Though well-educated and well-recommended, this young teacher was a poor manager and motivator. After just three months, his students had already fallen behind. Had his principal been at a regular public school, as Mathews wrote, she would likely have called him in for a pep talk and sent him to observe some veterans. And, if he hadn’t learned to be more effective at the end of his probationary period, she might have let him go (or let someone else hire him).

But this was KIPP. That approach would not work for them. This principal called in Dave Levin for some help. Levin’s first task was to do some quick behavior mod with the classroom troublemaker, which he did in private while the regular teacher kept the others in the hall. Having secured the problem child’s cooperation, Levin had the rest of the class return — and for the next 40 minutes he had two-dozen students focusing intently on long division.

First he got their attention with a brief introduction; “no whining” he said when they responded languidly to his initial greeting. The students took note: authority was in charge. Then he moved on to the lesson. “Okay,” he said, “I am missing one person’s eyes.”

Levin cajoled, inspired, persuaded every child to participate, and reminded them that “smiling keeps your brain awake.” A great salesman, instantly responsive when he knew the class was not following him, Levin employed all the tricks he’d learned over a dozen years. He stimulated them with a challenge, kept their names straight, wrote a mistake on the board, and kept reminding them “eyes up, please.” Though the teacher Levin had come in to help had taken copious notes, it was soon clear that he was meant for something other than being a KIPP teacher, so he was transferred out of the classroom and encouraged to find another line of work.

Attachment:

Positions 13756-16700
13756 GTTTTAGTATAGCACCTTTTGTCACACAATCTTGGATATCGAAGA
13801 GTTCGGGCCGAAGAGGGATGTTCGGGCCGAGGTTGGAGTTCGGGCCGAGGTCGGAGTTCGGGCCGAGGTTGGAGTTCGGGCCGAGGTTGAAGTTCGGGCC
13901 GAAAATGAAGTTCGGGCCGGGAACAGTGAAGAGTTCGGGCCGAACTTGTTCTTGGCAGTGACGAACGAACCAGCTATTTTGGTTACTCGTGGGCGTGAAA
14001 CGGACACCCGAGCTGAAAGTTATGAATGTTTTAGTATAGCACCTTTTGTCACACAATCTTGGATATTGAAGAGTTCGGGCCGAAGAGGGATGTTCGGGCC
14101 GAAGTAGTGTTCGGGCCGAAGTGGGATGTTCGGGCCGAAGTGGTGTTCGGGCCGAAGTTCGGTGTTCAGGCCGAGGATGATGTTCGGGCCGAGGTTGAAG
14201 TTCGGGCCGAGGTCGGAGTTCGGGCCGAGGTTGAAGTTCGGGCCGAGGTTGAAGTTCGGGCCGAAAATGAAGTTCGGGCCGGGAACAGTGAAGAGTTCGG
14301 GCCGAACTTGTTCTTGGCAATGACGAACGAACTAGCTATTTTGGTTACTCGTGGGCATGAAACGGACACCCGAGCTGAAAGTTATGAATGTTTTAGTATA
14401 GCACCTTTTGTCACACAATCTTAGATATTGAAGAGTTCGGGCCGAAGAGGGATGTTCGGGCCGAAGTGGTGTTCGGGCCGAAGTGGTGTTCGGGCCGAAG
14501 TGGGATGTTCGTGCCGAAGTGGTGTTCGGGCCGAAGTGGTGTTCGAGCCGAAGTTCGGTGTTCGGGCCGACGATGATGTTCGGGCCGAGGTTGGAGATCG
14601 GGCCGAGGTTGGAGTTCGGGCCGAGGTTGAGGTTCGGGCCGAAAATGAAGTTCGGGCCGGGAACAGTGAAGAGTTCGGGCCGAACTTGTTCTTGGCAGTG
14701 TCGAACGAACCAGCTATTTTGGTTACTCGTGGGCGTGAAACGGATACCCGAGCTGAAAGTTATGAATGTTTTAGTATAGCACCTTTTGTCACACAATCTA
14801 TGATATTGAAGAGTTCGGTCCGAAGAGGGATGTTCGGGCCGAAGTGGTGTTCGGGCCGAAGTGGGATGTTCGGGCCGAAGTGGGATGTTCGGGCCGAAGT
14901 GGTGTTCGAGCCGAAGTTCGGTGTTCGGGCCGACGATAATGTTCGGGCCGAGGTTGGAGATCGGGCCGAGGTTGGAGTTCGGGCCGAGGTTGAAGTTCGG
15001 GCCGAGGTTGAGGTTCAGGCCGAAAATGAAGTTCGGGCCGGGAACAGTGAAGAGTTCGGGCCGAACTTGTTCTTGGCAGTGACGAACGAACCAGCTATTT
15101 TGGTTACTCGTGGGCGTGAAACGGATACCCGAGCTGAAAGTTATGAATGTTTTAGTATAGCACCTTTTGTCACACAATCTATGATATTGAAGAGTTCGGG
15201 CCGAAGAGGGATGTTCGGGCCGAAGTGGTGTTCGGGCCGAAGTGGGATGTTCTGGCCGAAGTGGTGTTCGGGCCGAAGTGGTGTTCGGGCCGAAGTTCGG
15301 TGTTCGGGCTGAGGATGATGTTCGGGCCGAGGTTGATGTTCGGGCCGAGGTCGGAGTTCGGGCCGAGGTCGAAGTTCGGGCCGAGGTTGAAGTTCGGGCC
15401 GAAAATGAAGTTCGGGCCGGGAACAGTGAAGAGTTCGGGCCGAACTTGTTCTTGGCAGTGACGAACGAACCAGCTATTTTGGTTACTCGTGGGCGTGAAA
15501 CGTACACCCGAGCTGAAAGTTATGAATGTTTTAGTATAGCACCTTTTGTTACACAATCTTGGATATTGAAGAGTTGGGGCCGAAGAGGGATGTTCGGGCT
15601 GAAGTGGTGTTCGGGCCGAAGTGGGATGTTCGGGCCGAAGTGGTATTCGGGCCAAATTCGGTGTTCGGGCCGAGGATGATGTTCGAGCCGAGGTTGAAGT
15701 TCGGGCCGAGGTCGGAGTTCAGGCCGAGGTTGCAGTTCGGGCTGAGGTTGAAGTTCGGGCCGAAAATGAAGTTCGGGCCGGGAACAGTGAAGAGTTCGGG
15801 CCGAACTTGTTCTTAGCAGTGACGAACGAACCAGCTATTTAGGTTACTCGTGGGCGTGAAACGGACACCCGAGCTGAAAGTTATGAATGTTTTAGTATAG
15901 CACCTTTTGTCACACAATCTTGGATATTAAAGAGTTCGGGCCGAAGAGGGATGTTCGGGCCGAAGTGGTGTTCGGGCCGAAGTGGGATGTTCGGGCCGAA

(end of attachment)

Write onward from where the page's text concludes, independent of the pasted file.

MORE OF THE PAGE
Having known of KIPP for several years, I was somewhat surprised at my own reaction to its methods: that once seeing them in action at a Trenton high school one morning, I would be employing them myself that afternoon. As a staunch supporter of public education, I was suspicious of charter schools to begin with and tended to distrust KIPP’s reports of vastly improved test scores. Too authoritarian. And likely good at teaching to the test,  manipulating results, and self-promotion.

Nevertheless, I got a copy of Mathews’s book and started reading it. Soon, I was sold.  Several years of teaching community college students in Chicago and New Jersey have convinced me of a couple things: (1) Poor self-discipline is the major cause of poor performance, and (2) teachers — myself included — are more inclined to complain about students’ lax attitude toward learning than doing something about it.  In sum, I’m thinking that the most cost-effective means of improving performance in troubled urban schools would be for teachers unions to start urging their members to adopt as many KIPP methods as they can. I’ve already begun doing so with my community college colleagues.


What’s to be considered when considering school choice?